11pm now and the end of a difficult day. First there was a phone call from Vicky G. She needed the address or phone number of cousin Richard, Kate’s cousin Richard Barnett. There was some sad news that Vicky needed to give him about his sister Gillian, with whom Richard had been out of touch for some years – she’d died last week aged 59 of an aneurism. This is taking on bizarre proportions – two cousins die within two or three weeks of one another aged about the same from the same thing. Vicky then got upset about Kate. She needs to reveal her pain to me because Ned and I are the only people who can possibly be more upset than she is. Everyone else is, apart from Rosemary, working on a different level of grief and Rosemary has an extraordinary resilience. I got close to tears, so close I had them. Later at the pub, where I went with James and Bobby and Ned and where I told them the story about Dick Chapman and where they revealed they intend to marry, I had a call from Keith Parish. He, like Vicky, I felt needed my greater grief to place in his within some meaningful context – to give it proportion. Again I ‘got close to tears’ which is a bit tough in a village pub. I said I would meet Keith soon – strangely, as her first husband and first love, I think he’ll understand me more than other friends and grievers, but we’ll hurt each other the more for it.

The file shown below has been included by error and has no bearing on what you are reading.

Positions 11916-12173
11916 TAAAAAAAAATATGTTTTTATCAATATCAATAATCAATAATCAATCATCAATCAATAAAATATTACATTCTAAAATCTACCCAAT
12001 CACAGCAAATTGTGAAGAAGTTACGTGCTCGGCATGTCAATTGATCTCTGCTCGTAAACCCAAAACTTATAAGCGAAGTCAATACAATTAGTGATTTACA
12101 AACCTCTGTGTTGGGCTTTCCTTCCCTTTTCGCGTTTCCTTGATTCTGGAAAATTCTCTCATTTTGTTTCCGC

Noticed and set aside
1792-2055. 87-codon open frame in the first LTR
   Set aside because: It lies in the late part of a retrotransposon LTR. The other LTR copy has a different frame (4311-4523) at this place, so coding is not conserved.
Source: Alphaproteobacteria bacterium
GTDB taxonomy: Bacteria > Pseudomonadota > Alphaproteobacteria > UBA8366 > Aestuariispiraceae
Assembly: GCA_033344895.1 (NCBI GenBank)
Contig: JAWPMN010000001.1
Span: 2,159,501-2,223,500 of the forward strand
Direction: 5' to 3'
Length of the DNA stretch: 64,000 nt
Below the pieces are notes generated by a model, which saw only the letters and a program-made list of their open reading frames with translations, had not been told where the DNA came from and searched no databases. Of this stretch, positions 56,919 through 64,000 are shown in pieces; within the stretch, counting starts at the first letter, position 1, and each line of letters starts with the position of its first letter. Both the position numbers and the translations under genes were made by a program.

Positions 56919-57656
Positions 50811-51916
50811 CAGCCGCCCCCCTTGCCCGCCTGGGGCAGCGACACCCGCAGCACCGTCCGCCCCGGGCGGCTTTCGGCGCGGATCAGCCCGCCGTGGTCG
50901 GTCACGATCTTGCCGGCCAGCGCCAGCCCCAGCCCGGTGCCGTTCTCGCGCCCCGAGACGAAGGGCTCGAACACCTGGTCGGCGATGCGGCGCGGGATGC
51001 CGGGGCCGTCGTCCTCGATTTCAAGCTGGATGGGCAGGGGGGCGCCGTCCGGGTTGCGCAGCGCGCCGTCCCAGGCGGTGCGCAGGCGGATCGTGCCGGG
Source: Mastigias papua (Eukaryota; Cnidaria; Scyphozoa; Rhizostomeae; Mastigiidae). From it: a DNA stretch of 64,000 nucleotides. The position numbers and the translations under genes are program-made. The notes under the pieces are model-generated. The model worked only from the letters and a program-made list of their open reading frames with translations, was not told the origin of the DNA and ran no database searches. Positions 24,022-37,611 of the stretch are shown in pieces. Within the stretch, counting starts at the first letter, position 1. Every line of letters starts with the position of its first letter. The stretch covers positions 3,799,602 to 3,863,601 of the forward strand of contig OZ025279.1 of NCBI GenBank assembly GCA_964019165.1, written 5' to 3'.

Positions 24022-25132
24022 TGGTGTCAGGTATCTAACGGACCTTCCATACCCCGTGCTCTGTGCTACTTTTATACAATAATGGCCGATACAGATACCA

That was teary moment number 2 today. When we got home I gave Bobby the keyboard we’d bought for Ned a couple of years ago. He was delighted with it and instantly started to accompany himself as he sang. I’ve decided I like Bobby.  There was a leaflet through the door advertising a recycling service – put old clothes, shoes, cosmetics, perfumes in a bin liner and they would be recycled creating jobs for the third world etc. So I got a bin liner and started on removing things from the airing cupboard. I had not bargained for my reaction to finding a belt from her dressing gown, a coverlet she liked, a towel she’d favoured, a flannel she’d used. I put my hands on the racks of bedding and towels and sobbed piteously. That was teary moment number 3. Number 4 was a complete surprise and happened as I stood in the kitchen about 8pm. No reason for it, just an aftershock and lasted just a few seconds. I went and watched TV conscious of her things, photos, purchases, touches everywhere I swivelled my head. Should I give away everything and move to an empty house I wondered and avoid everything we have done or talked about for the last 20 years?